2. Will the Lake Thunderbird Octopus be affected by this plan?
I worry about that octopus a lot, and I just want to make sure that we have his best interests at heart, even if he’s an urban legend.
3. Will 7-Eleven Icy drinks made with Norman water still taste like dirt and rust?
I will vote yes in a heartbeat if it means I don’t waste another $0.89 on a sub par Icy drink that tastes like dirty Norman water.
Last week, Patrick told you the story about former newsman Andrew Speno using the Edmond PA mic to endorse his insane employer for State Senate. You can read the whole thing here.
After the gaffe went public, the district was quick to apologize and claimed the Speno’s views don’t reflect that of the district, which got me to thinking – what other things don’t reflect the views of Edmond Public schools. Naturally, I made a list.
Fake student council candidates.
Pawnee, Indiana, is everyone’s favorite fictional city full of a small group of dedicated individuals who live to make the city a better place, as well as massive swarms of jerks who are fundamentally incapable of voting in their own self-interest.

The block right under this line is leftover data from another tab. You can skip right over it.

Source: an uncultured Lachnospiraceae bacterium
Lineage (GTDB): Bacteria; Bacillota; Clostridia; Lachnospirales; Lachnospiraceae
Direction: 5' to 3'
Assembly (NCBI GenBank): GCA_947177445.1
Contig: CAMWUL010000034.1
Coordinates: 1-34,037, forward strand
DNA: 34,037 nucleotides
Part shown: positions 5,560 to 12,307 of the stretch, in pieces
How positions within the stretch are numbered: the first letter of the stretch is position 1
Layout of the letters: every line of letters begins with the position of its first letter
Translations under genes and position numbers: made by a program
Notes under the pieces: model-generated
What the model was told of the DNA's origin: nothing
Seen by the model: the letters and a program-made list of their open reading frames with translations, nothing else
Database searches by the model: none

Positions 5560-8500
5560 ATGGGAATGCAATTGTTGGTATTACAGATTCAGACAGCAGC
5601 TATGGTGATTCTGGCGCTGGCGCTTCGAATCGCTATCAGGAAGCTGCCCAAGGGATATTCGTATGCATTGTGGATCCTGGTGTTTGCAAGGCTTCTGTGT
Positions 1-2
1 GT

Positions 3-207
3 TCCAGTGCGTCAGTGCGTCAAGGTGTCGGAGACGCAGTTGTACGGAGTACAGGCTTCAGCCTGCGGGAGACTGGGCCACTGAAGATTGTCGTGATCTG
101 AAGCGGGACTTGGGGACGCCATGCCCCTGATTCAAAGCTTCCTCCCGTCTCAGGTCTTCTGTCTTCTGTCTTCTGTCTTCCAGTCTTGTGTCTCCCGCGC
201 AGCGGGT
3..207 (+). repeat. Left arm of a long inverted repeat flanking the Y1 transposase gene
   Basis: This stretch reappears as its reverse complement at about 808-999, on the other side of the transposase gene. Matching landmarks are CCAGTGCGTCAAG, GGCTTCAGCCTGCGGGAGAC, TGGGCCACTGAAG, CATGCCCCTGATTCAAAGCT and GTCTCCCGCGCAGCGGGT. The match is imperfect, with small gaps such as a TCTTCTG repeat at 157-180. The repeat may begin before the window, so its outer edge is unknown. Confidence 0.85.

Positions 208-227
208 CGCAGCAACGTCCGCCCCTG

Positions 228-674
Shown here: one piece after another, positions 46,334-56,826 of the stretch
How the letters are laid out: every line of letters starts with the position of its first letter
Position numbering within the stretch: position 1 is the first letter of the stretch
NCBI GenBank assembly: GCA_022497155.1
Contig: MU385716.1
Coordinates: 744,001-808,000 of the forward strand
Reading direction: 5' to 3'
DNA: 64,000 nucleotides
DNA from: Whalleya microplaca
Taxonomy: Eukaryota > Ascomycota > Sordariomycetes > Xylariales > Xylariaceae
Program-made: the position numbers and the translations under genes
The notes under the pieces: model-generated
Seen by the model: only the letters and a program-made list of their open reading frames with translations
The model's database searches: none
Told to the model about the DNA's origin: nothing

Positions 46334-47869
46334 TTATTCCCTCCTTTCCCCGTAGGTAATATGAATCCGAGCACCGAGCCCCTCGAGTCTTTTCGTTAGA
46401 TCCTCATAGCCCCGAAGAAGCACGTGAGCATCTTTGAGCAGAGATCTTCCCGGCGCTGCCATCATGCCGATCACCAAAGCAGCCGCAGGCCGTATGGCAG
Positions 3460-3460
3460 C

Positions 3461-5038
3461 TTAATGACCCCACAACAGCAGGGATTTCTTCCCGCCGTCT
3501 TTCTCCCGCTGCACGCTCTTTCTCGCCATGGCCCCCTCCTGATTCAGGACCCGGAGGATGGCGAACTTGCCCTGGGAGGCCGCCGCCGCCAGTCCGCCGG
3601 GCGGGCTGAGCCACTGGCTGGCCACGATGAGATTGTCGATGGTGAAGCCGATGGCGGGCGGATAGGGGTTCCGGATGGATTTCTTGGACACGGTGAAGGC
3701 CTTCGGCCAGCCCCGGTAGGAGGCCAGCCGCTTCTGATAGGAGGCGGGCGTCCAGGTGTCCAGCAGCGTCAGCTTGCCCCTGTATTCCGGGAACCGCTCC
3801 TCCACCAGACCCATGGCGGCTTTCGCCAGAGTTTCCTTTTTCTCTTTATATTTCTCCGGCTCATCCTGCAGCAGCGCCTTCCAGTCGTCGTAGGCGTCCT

Sound like any place you know?
The fictional Pawnee, Indiana, is not only the setting of Parks and Recreation, but I’d like to argue that it serves as the template that the City of Oklahoma City has been trying to follow. I couldn’t tell you who in the city government was Leslie Knope, but there are probably like 87 Ron Swansons, just with the way our political demographics work out. And just like Pawnee, we have a raccoon problem.
According to KFOR.com:
In case you haven’t heard, Norman PD began field-testing body cameras this week. This is a pretty awesome thing that Norman PD is doing in the name of transparency, so they should be commended for this.
Now, with that out-of-the-way, let me take a moment to think about all the fantastic things we’ll get to see on Norman PD body cam footage.
Barry Switzer climbing through a sorority window.
Regardless of how the ladies in a sorority feel about Barry, I bet to Barry, everything is kind of like that movie, Porky’s, and he’s just trying to act it out.
Al Eschbach stumbling home drunk from Othello’s and walking inside a little door at the bottom of an oak tree.